Toilets-Toilets are the largest indoor water user in American homes, accounting for 27% of total water use in the average home. Toilets manufactured before 1980 use 5-7 gallons for each flush, but you can easily reduce that by 1 gallon per flush by filling a gallon jug with water and placing it in the tank (add some gravel to the jug to weigh it down). Don't use a brick, it could deteriorate and crack the tank! To obtain even larger reductions in water use, install one of the newer low-consumption toilets, designed to use less than 1.6 gallons at a time.
Clothes Washers and Dishwashers-Clothes washers and dishwashers account for about 20% of household water use: 40-50 gallons for each load of laundry and 7-14 gallons for each load of dishes. Consolidate loads as often as possible, or use the load size function that is included on most of the newer machines.
When it's time to purchase a new appliance, make water efficiency a top consideration. High-efficiency clothes washers use an average of 27 gallon of water per load; water-efficient dishwashers use about 7 gallons per load.
Showers and Bathtubs-Bathing and showering account for the third largest home water use. Older showerheads pour out up to 8 gallons per minute; showerheads manufactured after 1994 use only 2.5 gallons per minute. Upgrading to a newer showerhead can substantially reduce water use as well as hot water bills. Keeping shower time under 5 minutes also conserves water and energy. Bathing is usually more water-efficient than showering, especially if you fill the tub just halfway (about 30 gallons). If you have small children, consider bathing them together, instead of one at a time.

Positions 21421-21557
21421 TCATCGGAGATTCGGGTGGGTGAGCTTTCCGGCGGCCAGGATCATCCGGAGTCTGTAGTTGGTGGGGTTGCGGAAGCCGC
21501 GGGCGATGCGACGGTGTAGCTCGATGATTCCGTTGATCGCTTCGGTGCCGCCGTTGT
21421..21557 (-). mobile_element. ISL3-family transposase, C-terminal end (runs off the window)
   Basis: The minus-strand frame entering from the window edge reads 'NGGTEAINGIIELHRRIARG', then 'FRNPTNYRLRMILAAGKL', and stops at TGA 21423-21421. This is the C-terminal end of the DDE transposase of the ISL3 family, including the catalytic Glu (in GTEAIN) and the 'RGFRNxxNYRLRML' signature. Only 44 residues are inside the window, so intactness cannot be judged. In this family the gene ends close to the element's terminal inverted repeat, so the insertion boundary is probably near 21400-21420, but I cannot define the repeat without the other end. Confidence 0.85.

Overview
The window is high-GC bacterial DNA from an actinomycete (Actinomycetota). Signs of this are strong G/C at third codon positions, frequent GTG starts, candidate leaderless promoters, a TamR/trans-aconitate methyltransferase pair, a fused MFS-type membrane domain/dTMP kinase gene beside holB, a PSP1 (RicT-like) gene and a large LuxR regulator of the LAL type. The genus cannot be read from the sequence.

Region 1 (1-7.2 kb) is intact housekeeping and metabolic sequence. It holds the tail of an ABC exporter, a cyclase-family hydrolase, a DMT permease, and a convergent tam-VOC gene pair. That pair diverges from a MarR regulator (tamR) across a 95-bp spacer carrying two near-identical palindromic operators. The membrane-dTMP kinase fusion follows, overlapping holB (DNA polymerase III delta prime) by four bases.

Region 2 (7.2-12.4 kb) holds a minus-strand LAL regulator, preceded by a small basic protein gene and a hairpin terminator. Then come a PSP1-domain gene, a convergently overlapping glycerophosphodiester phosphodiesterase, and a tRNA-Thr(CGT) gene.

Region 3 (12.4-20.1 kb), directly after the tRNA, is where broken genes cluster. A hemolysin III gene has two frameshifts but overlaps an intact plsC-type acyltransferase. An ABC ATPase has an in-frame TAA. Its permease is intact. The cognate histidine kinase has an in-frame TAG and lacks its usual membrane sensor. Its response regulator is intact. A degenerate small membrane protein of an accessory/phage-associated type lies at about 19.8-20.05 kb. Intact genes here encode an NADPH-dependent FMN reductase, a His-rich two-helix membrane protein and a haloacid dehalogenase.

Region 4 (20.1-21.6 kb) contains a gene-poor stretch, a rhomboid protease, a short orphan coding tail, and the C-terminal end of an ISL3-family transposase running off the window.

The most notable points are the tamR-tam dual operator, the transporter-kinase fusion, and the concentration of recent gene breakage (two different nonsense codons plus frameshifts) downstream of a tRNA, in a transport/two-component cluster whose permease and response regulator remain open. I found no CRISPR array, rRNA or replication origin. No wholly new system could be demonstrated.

Sinks-Inexpensive low-flow aerators save water in bathroom and kitchen sinks. A single indoor faucet without a low-flow aerator can pour out as much as 7 gallons per minute. Installing a low-flow faucet may save even more water; some use as little as 1.5 gallons per minute. Consider not using your in-sink garbage disposer, it's a big water guzzler.
Lawns and Gardens-Your family can practice water efficiency outdoors as well. During the hot summer months, frequent watering of lawns and gardens can more than double a normal household's water usage. You'll conserve water by watering lawns and garden plants early in the day, before 10 a.m., to reduce evaporation and sun scalding. Lawns should be watered once a week with no more than 1" of water applied. Raising the height of cut on your lawn mower will significantly reduce the quantity of water needed to maintain a green lawn. The Division Fact Sheet, "Water Efficiency in Your Own Back Yard" offers detailed information and tips to help you conserve water when caring for your lawn and garden plants.
If you're among the many Ohioans who depend upon private wells for their household water needs, consult the Division Fact Sheet, "Private Wells - Solutions to Common Problems".
For additional information on water efficiency and the conservation of Ohio's water resources, contact:
The Ohio Department of Natural Resources
Division of Soil and Water Resources
2045 Morse Rd., Bldg. B
Columbus, Ohio 43229-6693
Phone (614) 265-6740
Fax (614) 447-9503